Etienne de Lavallée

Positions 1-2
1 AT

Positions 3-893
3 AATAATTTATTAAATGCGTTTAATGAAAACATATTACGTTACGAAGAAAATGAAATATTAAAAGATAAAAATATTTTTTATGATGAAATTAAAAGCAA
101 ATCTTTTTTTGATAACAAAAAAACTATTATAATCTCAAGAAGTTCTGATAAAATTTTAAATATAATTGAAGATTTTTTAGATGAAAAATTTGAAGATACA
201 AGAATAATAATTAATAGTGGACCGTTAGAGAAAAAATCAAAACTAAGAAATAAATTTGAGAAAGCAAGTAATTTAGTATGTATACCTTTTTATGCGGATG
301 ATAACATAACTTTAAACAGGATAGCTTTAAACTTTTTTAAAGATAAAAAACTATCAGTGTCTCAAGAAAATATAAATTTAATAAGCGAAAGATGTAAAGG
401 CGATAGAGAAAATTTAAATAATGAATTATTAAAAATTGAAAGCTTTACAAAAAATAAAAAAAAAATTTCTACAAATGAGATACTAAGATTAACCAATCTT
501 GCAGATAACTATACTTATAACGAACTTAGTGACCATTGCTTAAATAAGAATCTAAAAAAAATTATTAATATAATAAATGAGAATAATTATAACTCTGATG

Etienne de Lavallée, called Lavallée-Poussin (1733-1793): first student of Jean-Baptiste Descamp (1714-1791) and Jean-Baptiste-Marie Pierre (1714-1789), painter of the King, Etienne de Lavallée studied then in 1762 at the Academy of France in Rome. It was during his stay in Italy he began painting landscapes for which he adopted a similar style to that of Nicolas Poussin (1594-1665) which earned him the nickname “Lavallée-Poussin”. Continuing his life in Rome, he became a member of the Academy of the Arcades before returning to Paris in 1777. He participated then with Charles-Louis Clérisseau in the decoration of the Hotel Grimod de la Reynière for the arabesque decor of the “grand salon”; he also worked with the Gobelins tapestry manufacture to which he delivered tapestries cartoons on the theme of the story of Alexander and the conquest of India. In 1787, he published a Nouvelle collection d’arabesques propres à la décoration des appartements, a collection of 10 books of ornaments that had some success (reissued in 1806). Etienne de Lavallée was finally received at the Royal Academy of Painting at the end of his career in 1789.